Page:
Alliancing benefits and challenges in infrastructure projects

Alain Mignot
March 31, 2011

Alliance contracting offers an unprecedented way to create a strong synergy between partners to deliver a project too complex for traditional ‘hard dollar’ procurement and delivery methods. It brings together several organisations including the client, such as a government infrastructure agency or utility; and non-owner participants such as a civil engineering firm and a constructor, as well as technical specialists as required.

Alliance models include pure alliances and Early Contractor Involvement (ECI). An increasing number of organisations are also using a hybrid model blending traditional contracting with a collaborative approach to achieve high performance against selected Key Result Areas (KRAs) critical to overall success.

The table shown provides an overview of some of the common reasons why organisations pursue alliances, particularly for infrastructure projects.

Benefits of alliancing

The contractual basis of alliances is well suited to achieving a quick start on projects. Alliancing gives the group flexibility to react, change and adapt to difficulties with minimum delay: 80 percent of complex projects are delivered on time and on budget or better. It also allows capacity for clients to deliver a large and critical body of work in a tight timeframe in resource-constrained markets to enhance community capability and productivity.

There is a range of collaborative models to suit various projects, including competitive models where pricing elements can be introduced. Alliancing is shown to have higher productivity rates, job satisfaction and loyalty from delivering positive project outcomes, rather than protecting a legal or contractual position.

Additionally, it is common for an alliance to set new benchmarks for project safety and stakeholder management, as well as introduce innovative solutions to address technically challenging projects.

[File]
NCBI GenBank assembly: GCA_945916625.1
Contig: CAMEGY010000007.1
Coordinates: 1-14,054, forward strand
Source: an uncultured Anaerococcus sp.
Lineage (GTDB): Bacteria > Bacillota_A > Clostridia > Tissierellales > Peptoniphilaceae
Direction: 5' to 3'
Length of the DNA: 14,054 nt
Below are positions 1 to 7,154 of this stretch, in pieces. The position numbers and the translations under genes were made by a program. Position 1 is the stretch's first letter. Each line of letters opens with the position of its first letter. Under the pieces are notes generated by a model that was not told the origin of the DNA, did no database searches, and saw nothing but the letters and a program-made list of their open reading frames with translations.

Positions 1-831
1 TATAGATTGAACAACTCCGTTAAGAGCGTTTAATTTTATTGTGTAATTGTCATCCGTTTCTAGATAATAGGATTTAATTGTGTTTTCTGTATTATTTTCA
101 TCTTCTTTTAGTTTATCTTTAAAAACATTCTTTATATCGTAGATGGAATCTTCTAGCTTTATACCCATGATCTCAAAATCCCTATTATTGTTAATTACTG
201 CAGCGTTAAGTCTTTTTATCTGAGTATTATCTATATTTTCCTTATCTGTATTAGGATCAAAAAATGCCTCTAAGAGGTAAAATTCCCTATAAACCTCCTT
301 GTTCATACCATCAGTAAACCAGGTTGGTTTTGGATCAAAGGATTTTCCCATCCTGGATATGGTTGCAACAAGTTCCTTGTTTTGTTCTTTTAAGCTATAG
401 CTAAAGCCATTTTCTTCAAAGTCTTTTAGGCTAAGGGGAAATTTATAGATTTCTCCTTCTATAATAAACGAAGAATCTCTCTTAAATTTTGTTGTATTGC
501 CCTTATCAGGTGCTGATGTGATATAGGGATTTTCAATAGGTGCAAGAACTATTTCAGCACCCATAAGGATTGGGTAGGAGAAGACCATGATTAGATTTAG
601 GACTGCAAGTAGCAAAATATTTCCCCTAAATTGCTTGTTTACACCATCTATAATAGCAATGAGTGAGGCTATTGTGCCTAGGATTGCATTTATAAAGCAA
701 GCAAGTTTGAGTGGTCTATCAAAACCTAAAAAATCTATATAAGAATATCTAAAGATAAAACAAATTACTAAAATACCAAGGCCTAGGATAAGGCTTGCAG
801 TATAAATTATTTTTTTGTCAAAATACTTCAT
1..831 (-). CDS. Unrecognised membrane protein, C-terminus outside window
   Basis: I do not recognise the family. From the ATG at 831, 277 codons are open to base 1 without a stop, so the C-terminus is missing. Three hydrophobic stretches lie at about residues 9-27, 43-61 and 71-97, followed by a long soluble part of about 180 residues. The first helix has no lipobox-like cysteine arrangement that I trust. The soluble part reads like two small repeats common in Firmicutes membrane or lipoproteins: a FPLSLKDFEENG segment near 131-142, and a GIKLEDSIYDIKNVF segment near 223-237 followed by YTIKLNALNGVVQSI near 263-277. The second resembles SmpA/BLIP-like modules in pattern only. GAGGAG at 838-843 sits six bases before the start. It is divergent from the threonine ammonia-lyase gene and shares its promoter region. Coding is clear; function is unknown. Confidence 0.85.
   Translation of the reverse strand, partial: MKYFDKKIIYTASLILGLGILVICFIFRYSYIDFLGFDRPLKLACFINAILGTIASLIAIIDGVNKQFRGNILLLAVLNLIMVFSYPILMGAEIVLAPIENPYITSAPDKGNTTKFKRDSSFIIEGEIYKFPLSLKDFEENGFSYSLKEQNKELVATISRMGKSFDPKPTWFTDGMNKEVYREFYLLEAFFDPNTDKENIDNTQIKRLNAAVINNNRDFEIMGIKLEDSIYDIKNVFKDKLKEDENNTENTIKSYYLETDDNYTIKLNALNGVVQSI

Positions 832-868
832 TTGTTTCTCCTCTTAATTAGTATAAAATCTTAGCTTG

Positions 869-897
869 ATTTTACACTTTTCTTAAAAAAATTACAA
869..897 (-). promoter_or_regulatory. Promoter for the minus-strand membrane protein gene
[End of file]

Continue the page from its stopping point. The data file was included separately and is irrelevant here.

Overall, the success rate of Australia’s alliances provides a competitive edge to Australian leading practitioners for access to overseas markets.

How to set up an alliance

Select a procurement model: The procurement model selected should address the overall project needs within a value for money criteria defined in the project business case. Alliances should not be a de-facto model for large projects, but should be selected because other methods don’t fit the project’s needs.

Options range from design and construct lump-sum contracts (tender based e.g. Road Construction Contract, Qld); to pure alliances including ECI; GC21 collaborative type contracts; and hybrid models, which can be defined based on the requirements and complexities of the project.

Pure alliances or ECI are suitable where complexities cannot be assessed or solved ahead of project scoping. Program alliances are suitable for interrelated projects and achieve cost efficiency from project to project. They also encourage mid-tier contractor involvement.

Competitive alliances or ECI may be suitable where complexities are less technical or can be partly addressed before project scoping to reduce uncertainty and risk.

Author avatar
Alain Mignot
Alain Mignot is the executive director and co-founder of the Alliancing Association of Australasia (AAA), a not-for-profit, independent, cross-sector initiative connecting the infrastructure industry to create better projects.
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